It’s fairly straightforward to make mashed potato, but if your mash is not quite turning out like the best you’ve tried elsewhere then are you using all the following tips?
- Use the right type of potatoes
Choose higher starch potatoes (like Russets) for the fluffiest, smoothest mash. They also absorb flavourings more easily. Lower starch potatoes (such as red or white varieties) require more mashing to become creamy (although using a potato ricer can help!).
- Salting the water
When potatoes cook, the starch granules swell and absorb water and, if you’ve added it, salt. This means you don’t need to add as much at the end for a well-seasoned mash.
- Cook from cold
Cover the potatoes with cold water, add salt, then heat to boiling and reduce to a simmer. If you add the potatoes to hot water, they’ll cook unevenly, with the outside falling apart before the inside is cooked.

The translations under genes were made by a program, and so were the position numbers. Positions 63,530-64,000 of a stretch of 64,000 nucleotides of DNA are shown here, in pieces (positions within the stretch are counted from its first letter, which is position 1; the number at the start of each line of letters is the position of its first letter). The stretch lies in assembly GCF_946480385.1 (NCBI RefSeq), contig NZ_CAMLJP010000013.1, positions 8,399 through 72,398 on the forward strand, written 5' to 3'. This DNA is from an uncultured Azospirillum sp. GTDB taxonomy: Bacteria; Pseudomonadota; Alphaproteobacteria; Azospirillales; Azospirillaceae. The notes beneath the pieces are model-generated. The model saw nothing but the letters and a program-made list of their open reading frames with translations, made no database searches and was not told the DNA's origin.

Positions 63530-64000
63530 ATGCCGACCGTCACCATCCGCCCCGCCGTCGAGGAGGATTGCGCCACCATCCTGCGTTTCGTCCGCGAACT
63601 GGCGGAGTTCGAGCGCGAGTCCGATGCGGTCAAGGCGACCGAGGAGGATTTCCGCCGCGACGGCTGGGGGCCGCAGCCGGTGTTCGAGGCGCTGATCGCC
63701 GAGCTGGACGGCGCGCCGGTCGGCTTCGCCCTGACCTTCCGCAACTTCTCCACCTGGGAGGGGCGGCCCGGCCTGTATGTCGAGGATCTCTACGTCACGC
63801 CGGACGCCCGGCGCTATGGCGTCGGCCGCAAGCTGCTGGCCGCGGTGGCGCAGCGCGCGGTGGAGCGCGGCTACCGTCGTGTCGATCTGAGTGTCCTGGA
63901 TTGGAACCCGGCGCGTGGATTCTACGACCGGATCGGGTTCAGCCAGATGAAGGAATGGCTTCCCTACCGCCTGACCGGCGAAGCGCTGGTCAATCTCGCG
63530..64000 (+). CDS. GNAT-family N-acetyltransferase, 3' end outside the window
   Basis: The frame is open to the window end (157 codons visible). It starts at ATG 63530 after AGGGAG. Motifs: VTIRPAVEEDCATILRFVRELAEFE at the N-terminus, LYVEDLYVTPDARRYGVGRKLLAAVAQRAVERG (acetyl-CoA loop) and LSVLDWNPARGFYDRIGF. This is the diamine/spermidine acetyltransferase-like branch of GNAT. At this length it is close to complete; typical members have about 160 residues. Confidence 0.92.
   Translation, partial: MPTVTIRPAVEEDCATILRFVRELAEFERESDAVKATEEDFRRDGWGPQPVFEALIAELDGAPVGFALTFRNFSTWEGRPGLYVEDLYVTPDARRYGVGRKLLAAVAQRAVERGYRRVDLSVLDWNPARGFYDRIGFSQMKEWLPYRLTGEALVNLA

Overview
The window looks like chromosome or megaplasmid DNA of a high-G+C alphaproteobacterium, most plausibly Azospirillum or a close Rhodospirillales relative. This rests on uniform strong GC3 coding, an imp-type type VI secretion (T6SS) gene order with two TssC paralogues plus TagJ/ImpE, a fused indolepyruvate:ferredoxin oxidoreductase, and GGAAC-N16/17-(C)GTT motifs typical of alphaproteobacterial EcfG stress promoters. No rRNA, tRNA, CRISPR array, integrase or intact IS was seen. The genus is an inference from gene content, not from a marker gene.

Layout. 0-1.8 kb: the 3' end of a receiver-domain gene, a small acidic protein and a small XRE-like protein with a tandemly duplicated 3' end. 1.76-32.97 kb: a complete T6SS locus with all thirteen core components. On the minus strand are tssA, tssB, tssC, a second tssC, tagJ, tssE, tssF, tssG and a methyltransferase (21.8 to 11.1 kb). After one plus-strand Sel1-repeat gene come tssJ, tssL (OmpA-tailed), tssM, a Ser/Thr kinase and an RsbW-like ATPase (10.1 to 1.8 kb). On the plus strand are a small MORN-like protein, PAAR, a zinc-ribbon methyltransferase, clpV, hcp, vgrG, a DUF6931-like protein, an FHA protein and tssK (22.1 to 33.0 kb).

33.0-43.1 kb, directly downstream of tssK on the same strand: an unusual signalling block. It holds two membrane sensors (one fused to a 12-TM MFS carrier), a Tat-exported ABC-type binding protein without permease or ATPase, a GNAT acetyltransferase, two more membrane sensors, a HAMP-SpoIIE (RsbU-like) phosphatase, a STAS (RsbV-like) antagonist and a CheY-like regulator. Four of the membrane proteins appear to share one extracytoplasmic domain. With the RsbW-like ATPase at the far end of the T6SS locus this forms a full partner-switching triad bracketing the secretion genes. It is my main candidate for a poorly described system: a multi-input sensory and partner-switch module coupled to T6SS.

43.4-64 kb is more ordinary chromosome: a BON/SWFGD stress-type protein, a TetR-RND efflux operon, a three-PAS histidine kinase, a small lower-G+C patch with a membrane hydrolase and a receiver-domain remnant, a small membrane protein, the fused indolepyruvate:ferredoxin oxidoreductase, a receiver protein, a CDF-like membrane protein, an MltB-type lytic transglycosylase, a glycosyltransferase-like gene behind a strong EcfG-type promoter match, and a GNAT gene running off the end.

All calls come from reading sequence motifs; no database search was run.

- Drain well
Make sure you drain the potatoes well once cooked. You can gently reheat the drained potatoes on the stovetop to dry them out slightly before mashing.
- Don’t add cold flavourings
Add butter at room temperature to your hot potatoes, then mash in the warm milk / cream. It will be absorbed more easily, and won’t cool everything down.
- Don’t overwork the potatoes
Mashing potatoes too vigorously, for example in a food processor, or for too long releases lots of starch. This can make your potatoes gluey and unappetising. Be gentle with your potatoes, and you’ll be rewarded with a light and fluffy mash.
- Don’t make them too far ahead
Mashed potatoes don’t take kindly to sitting around for long periods (the flavour & texture changes). If you do make them an hour or two in advance, keep them covered and warm. Fluff them up again before serving.
A bonus tip, and actually the one that makes the most difference, make sure you add plenty of butter. Try using from 4:1 to 2:1 potato:butter by weight depending upon your taste, the latter giving a much richer mash (almost puree).